Deloitte University is 700,000 square feet of a sleek, technologically advanced, LEED Gold Level-certified campus located on 107 acres of Westlake, Texas.

Its intuitive design is meant to support DU’s mission of leadership development and firm innovation, with each element, down to the placement of outlets in the building’s 800 guest rooms and the filtration of natural light into its 35 classrooms, invisibly facilitating Big Ideas.

But at the March 4-5 launch of DU’s biggest one yet (since its opening a year and a half ago), the firm’s Leadership Center for Inclusion, details were surprisingly prevalent.

They aptly updated old idioms, as mentioned by Kimberly Davis, president of JPMorgan Chase Foundation and 30-year veteran of the financial services industry, in a women of color break-out session, one of several that ushered in the firm’s commitment to advancing a new definition of diversity in leadership.

Women of color might get past the proverbial glass ceilings, she said, but they are then met with cement at the mid-managerial level, and titanium at the senior ranks.

That these materials (20 percent of which were recycled and another 20 percent regionally extracted, processed and manufactured) were used to build DU is not a superficial correlation. In the age of Skype interviews and social media conversation, there were doubts about a brick-and-mortar center for learning—even from DU’s managing principal Diana O’Brien.

Now, of course, she’s one of the leadership development facility’s biggest advocates, proudly sharing the careful thought that went into the design of guest room shower heads and luggage racks and enthusiastically introducing the kitchen’s chef, who curated a seasonal menu sourced from local, humane farms.

“We built Deloitte University as a long-term commitment to development, not a variable,” she explained.


“Deloitte University transformed our firm,” chief talent officer Jennifer Steinmann chimed in. “With the physical came with it the emotional experience, and creating bonds that are not created so easily virtually. We can talk about issues of inclusion and make sense of it. We’re committed to having the conversation.”

The conversations among Deloitte professionals, clients, academics and media participants throughout those two days—during sessions, in the speeches of the Big Four’s global leaders, and over locally grown spinach salads—were preliminary but intriguing.

Personal stories were shared to fundamentally address more general, profession-wide problems of diversity. One man recalled how the recruiter at his company used “articulate” as the first descriptor for an African American candidate, and Davis shared the time she received her own inadequate word when soliciting feedback from a boss on how she did in a self-described “bad” presentation: “fine.”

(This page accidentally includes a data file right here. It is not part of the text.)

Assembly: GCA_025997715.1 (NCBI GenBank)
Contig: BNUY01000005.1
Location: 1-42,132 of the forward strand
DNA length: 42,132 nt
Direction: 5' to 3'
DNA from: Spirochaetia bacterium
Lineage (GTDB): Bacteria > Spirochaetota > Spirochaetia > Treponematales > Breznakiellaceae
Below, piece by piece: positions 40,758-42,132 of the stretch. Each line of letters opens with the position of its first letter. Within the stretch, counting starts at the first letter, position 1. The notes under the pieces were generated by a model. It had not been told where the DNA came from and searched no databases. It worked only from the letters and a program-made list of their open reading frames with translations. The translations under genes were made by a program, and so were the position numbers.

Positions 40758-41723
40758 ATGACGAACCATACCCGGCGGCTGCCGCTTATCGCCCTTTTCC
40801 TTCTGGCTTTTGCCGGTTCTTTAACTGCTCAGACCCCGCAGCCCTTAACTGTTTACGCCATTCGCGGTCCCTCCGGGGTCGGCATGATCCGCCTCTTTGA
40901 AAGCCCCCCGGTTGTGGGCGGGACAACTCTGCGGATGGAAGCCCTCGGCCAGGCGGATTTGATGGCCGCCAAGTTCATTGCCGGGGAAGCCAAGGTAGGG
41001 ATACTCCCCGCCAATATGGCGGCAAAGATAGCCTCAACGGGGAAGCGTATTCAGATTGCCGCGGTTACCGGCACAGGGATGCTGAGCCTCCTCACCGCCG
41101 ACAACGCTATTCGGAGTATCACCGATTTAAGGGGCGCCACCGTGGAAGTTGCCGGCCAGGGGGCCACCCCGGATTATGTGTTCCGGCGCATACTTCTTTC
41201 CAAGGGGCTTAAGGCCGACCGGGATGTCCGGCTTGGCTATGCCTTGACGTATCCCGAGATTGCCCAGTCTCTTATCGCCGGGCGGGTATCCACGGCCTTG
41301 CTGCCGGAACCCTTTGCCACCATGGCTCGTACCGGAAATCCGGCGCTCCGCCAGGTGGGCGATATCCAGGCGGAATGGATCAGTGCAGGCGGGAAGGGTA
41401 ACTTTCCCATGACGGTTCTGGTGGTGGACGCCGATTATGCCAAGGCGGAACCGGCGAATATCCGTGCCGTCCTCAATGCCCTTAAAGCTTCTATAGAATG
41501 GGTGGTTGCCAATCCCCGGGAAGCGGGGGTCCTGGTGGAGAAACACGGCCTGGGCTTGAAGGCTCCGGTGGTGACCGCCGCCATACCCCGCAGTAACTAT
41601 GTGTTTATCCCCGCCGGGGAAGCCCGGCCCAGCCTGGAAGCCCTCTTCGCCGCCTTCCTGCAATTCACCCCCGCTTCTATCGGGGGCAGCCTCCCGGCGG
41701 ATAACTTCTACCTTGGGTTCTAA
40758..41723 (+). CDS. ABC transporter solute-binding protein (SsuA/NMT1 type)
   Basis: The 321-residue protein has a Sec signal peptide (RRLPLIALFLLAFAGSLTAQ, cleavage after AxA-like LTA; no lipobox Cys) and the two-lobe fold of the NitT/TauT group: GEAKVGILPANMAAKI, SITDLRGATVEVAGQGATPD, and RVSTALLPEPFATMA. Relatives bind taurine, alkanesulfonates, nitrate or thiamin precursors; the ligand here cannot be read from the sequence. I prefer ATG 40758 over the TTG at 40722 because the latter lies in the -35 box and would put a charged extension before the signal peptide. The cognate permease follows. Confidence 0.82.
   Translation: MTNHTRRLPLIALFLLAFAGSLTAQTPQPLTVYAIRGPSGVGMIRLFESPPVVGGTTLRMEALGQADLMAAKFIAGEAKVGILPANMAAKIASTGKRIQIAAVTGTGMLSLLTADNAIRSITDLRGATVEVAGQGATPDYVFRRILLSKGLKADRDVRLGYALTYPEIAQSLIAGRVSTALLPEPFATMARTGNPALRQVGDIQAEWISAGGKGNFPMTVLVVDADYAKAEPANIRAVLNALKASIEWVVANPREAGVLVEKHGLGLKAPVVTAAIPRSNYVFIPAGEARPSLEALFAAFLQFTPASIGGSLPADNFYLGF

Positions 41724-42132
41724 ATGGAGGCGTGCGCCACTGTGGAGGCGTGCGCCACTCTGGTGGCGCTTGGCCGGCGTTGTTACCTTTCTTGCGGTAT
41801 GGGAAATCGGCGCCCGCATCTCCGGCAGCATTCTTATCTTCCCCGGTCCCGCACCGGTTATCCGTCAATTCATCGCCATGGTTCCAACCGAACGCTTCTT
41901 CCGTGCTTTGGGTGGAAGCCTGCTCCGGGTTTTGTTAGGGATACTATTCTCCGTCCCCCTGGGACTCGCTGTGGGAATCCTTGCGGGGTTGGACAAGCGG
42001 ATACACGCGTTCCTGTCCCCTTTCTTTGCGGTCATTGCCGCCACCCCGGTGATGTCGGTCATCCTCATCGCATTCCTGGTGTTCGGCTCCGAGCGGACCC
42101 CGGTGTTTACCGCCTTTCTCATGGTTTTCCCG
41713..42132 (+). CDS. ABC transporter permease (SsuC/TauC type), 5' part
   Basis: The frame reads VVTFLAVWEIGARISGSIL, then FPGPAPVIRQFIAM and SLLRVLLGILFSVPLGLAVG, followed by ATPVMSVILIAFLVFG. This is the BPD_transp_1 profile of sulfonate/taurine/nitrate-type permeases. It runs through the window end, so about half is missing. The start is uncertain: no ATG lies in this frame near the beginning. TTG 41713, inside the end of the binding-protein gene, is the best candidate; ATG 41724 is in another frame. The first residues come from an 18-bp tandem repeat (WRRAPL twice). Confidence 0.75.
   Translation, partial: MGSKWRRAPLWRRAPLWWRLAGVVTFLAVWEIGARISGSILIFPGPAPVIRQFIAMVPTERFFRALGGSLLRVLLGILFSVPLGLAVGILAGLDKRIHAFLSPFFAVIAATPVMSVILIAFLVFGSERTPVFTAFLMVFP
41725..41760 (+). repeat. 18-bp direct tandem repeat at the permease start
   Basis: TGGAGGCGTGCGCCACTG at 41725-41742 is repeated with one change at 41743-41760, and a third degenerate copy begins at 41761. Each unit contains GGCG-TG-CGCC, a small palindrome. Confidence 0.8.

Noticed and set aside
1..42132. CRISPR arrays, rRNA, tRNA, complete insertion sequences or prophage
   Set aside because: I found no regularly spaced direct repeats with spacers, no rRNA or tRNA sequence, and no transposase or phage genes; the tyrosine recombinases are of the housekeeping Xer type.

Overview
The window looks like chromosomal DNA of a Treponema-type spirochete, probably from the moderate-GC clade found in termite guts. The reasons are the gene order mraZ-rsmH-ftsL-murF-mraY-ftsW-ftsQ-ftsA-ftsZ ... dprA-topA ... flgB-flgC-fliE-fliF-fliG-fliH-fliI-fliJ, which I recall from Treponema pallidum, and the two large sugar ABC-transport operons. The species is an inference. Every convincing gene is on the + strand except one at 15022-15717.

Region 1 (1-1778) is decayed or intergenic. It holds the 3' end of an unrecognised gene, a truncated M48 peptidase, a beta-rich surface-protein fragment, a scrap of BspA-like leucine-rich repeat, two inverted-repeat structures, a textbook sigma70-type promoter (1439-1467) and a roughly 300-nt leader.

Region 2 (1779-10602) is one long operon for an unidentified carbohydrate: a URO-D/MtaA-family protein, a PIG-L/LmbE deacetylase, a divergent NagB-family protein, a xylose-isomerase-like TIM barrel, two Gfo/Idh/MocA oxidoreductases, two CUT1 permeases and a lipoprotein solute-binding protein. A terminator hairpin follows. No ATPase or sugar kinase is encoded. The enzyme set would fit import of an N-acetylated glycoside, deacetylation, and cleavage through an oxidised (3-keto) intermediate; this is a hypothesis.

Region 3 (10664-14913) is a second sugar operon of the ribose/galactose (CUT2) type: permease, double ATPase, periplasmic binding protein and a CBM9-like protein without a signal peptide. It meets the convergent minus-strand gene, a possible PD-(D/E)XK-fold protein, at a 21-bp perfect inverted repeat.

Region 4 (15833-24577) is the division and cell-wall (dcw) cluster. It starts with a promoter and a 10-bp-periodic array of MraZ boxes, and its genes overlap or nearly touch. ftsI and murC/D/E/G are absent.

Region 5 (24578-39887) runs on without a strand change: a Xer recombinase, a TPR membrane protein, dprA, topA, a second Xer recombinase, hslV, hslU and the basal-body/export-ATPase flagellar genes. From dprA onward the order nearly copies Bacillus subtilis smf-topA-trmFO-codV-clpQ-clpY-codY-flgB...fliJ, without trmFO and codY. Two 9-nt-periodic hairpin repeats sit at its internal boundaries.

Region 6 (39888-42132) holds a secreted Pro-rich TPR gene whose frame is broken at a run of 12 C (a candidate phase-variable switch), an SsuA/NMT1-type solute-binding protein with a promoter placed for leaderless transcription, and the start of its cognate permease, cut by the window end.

Neither party realized what was loaded in their language; the theme of another thought-provoking session that covered unconscious bias.

“We must stop the stereotype of being afraid to give women of color feedback,” Davis had continued. “When we talk about women of color, we always start with problems instead of opportunities. We need to reframe that discussion in the language of business.”

Updated language is at the foundation of Deloitte’s inclusion strategy, moving from the out-dated concept of mere diversity into the business case for including different ethnicities and sexual orientations, the disabled and war veterans, while addressing generational concerns like work-life balance, and integrating the firm’s landmark women’s initiative, created 20 years ago.


This new business language can’t include “fine,” as a substitute for constructive, candid feedback. Instead, session participants recommended that mentors and sponsors contextualize recommendations in terms of what their protégés can do in the future, and that they are equipped with a toolkit of the right questions to ask.

Sponsorship was widely discussed as an integral part of an inclusive culture, for developing the diverse business leaders necessary—no longer for political correctness, but economic survival. Also broached was the necessity for these mentor matches to be made between people of different backgrounds.

In one session, a woman of color explained that her white male sponsors were unknown to the rest of her organization, which led colleagues to believe one black male leader had paved her path. This initiated a debate on the concept of sponsorship. Should sponsors always be visible advocates, prepared to publicly defend their mentees? Another participant took offense to the idea of having to “defend” a high potential that happened to be a woman of color, when a white male star might not require similar justification.

Polite debates were waged and probable solutions floated in every session, sparked by these anecdotal details. Words spoken or unspoken, roles given and taken, assumptions made and later remolded. The common starting point was speaking up, making your voice heard. “People don’t know what they don’t know,” mused the man who had to educate his recruiter on the offensiveness of referring to a black candidate as articulate, due to an inherent assumption that black men usually are not.

Verbalized solutions—by nature of the environment, sometimes abstract—were often rooted in education.

But DU and the DULC4I were not built on the theoretical.

The Leadership Center for Inclusion’s managing principal Christie Smith reminded attendees of that during her speech to close the event.

“[DULC4I] is not an intellectual endeavor, but an emotional petition to not be complacent, and strive to build a better world,” she explained with palpable emotion of her own. “This is not our job as leaders, but must be our calling…to build a culture where we all can thrive.”

For more of the DU Leadership Center for Inclusion's #IncludeMe conversation, check out my Twitter.